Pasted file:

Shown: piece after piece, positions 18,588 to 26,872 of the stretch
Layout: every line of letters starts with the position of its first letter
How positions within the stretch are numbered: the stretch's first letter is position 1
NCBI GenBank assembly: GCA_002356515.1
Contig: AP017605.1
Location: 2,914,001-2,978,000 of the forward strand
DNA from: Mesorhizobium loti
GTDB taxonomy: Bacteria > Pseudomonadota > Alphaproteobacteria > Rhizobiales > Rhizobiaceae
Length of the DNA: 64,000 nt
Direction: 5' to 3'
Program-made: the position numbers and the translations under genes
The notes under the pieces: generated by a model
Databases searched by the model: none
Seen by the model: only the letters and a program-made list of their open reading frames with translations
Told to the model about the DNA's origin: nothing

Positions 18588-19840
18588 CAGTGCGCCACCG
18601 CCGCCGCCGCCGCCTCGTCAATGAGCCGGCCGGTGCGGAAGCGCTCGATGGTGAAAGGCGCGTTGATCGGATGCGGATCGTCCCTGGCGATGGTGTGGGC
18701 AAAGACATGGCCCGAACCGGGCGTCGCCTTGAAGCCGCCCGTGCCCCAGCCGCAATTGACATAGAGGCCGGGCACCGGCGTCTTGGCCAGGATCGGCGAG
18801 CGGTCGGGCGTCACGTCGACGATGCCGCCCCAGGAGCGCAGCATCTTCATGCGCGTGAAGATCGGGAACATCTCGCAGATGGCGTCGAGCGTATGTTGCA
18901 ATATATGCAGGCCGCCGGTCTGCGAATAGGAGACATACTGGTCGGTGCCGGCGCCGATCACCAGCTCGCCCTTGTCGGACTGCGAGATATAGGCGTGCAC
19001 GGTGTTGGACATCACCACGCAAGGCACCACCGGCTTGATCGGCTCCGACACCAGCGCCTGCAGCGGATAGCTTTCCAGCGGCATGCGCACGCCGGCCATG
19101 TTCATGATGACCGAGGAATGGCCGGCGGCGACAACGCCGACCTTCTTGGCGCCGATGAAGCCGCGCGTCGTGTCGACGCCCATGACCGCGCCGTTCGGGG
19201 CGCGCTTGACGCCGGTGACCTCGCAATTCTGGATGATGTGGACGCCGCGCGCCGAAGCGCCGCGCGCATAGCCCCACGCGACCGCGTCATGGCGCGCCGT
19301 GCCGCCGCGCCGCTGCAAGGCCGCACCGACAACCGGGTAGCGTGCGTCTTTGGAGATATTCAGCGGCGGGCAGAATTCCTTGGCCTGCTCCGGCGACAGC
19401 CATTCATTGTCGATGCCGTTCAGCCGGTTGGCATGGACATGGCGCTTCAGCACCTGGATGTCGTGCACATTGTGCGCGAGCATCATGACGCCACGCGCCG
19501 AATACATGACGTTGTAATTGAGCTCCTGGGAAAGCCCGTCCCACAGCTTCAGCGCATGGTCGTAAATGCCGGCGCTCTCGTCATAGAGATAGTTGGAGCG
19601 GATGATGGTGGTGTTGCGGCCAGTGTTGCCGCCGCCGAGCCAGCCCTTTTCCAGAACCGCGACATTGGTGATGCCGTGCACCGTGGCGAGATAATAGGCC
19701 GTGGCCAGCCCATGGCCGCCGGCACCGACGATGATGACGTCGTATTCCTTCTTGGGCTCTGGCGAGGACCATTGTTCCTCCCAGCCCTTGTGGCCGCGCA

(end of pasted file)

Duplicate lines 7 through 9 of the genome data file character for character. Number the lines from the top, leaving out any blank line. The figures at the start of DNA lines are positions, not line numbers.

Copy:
DNA from: Mesorhizobium loti
GTDB taxonomy: Bacteria > Pseudomonadota > Alphaproteobacteria > Rhizobiales > Rhizobiaceae
Length of the DNA: 64,000 nt